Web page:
At the center of this poem is a defining characteristic of God that makes him unique amongst all the gods or religious structures of Isaiah’s day (or ours for that matter). Yahweh is the only deity of the ancient world that not only identifies Himself as “Healer” but has a stated intention to redeem and restore the world He made and the people that He created in His image.

Isaiah 35 shouts this reality with the central point of the poem. What does it look like when God shows up?

Then will the eyes of the blind be opened
and the ears of the deaf unstopped.
Then will the lame leap like a deer,
and the mute tongue shout for joy.

Water will gush forth in the wilderness
and streams in the desert.
The burning sand will become a pool,
the thirsty ground bubbling springs.
In the haunts where jackals once lay,
grass and reeds and papyrus will grow. – Isaiah 35:5-7

When God shows up, the beings that bear His image are restored, and the world He made is “rebooted.” The ears of the deaf, the eyes of the blind, the tongues of the mute, the feet of the lame: all are healed. Creation is restored; people are healed. That’s what it looks like when God arrives.

Jesus called it “the kingdom of God.”

Jesus’ response to the disciples of John the Baptist

Not surprisingly, 700 years later we see this reality lived out in Jesus’ 3.5 year ministry. Through his instructions to his disciples to heal and proclaim, through His own actions (75% of the recorded miracles in the Gospel accounts are healing miracles), and finally through His explicit declaration of His identity, we find Jesus acting as God had already shown Himself to be.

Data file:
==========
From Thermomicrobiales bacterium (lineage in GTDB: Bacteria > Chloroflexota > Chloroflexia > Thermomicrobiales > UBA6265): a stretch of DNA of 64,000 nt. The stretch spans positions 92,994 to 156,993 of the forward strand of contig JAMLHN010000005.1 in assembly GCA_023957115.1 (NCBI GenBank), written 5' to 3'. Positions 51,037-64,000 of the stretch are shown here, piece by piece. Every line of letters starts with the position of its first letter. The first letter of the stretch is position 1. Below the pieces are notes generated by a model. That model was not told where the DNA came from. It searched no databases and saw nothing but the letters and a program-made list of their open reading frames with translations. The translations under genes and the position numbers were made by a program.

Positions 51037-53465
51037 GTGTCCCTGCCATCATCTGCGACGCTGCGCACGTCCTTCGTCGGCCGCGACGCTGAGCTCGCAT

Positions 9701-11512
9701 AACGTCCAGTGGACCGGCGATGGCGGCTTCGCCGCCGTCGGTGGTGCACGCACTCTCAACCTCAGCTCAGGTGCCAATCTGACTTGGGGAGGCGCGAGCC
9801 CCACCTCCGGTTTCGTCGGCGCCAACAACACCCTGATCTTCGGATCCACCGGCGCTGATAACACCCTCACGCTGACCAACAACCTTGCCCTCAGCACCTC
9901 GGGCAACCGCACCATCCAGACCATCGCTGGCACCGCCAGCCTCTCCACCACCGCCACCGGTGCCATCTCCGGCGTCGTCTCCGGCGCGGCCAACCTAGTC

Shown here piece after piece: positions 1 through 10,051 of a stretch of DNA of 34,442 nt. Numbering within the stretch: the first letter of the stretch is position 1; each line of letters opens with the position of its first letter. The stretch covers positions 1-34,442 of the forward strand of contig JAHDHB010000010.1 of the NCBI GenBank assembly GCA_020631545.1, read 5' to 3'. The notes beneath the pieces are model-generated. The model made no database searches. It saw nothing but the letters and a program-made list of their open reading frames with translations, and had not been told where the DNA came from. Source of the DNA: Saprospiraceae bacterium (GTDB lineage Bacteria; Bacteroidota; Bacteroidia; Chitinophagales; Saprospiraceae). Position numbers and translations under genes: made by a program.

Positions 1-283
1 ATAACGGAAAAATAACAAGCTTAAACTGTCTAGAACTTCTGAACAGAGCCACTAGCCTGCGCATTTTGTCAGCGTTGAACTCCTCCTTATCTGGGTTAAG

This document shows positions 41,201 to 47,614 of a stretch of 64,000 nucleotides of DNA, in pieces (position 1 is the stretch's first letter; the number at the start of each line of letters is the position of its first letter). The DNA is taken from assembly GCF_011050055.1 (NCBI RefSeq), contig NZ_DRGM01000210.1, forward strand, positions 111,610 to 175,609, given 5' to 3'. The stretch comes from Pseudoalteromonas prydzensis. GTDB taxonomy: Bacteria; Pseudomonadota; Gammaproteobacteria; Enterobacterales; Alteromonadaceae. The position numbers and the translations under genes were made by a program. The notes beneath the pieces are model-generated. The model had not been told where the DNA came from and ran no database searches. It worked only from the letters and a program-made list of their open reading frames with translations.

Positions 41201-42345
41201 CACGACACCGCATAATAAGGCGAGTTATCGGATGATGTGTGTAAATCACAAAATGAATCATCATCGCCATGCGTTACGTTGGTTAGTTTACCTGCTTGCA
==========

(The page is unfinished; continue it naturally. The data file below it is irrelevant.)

In Matthew 11, Jesus offers the definitive message of His deity to the disciples of John the Baptist. By this point in Matthew’s narrative, John the Baptist is imprisoned unjustly in a place from which he will not return, and the 1st century prophet and forerunner of the Messiah sends out trusted messengers to meet Jesus and ask a critical question, “Are you the one?” Jesus’ response speaks volumes to both his deity and His eternal inclination to heal those who bear His image:

When John, who was in prison, heard about the deeds of the Messiah, he sent his disciples to ask him, “Are you the one who is to come, or should we expect someone else?”

Jesus replied, “Go back and report to John what you hear and see: The blind receive sight, the lame walk, those who have leprosy are cleansed, the deaf hear, the dead are raised, and the good news is proclaimed to the poor. Blessed is anyone who does not stumble on account of me.” – Matthew 11:2-6

For Jesus, for John the Baptist, and for the followers of this movement to restore Israelites to right relationship with God, it is clear that Jesus’ miraculous healings are not mere contextual “do-gooding.” These acts are a direct connection to a long-understood nature of Yahweh. When the glory of the Lord shows up, Creation is restored, people are healed, life can return to a state as it was in the beginning. Just like Yahweh, Jesus has the ability and inclination to heal.


So what does it look like when God shows up? It looks like human beings, made in God’s image, being restored in every way, and it serves as a promise to the rest of Creation of God’s good intentions: He is making everything new.

It looks like healing the sick and proclaiming the kingdom of God; and that is exactly what we’re praying for today in every place CURE serves.